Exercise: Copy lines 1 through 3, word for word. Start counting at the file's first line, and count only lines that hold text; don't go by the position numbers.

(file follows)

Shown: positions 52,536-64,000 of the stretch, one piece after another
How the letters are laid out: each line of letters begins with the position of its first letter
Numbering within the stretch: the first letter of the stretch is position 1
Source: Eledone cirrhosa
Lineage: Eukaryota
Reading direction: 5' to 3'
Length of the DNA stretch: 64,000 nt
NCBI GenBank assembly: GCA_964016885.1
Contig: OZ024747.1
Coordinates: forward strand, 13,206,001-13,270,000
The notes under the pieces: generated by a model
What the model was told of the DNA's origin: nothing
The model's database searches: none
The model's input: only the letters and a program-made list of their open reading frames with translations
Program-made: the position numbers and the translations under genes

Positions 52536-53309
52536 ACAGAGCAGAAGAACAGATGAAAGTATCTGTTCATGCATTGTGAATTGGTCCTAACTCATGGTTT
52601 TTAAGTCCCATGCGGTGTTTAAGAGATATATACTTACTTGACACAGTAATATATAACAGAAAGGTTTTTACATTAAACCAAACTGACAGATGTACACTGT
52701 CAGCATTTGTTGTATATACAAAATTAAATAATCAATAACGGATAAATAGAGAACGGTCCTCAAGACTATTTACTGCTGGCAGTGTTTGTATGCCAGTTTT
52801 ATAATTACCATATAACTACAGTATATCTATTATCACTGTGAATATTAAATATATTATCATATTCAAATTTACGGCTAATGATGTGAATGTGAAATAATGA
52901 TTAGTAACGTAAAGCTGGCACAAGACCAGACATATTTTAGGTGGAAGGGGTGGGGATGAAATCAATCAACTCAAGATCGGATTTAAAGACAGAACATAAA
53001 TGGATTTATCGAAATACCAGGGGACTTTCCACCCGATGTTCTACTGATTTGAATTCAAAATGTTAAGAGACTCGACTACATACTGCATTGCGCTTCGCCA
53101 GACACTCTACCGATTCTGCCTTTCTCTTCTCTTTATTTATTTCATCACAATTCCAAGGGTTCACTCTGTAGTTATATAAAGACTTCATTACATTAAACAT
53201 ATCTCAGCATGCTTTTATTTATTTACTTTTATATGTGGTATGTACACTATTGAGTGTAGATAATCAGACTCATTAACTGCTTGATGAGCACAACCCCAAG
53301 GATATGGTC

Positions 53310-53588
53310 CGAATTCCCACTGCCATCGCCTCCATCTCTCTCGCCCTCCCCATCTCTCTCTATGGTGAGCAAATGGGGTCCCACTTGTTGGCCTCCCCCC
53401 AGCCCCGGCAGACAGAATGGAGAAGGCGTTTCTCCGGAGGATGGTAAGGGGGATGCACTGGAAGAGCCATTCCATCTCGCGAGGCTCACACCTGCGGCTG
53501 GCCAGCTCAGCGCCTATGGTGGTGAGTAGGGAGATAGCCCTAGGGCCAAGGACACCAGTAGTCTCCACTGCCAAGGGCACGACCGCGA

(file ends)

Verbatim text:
Shown: positions 52,536-64,000 of the stretch, one piece after another
How the letters are laid out: each line of letters begins with the position of its first letter
Numbering within the stretch: the first letter of the stretch is position 1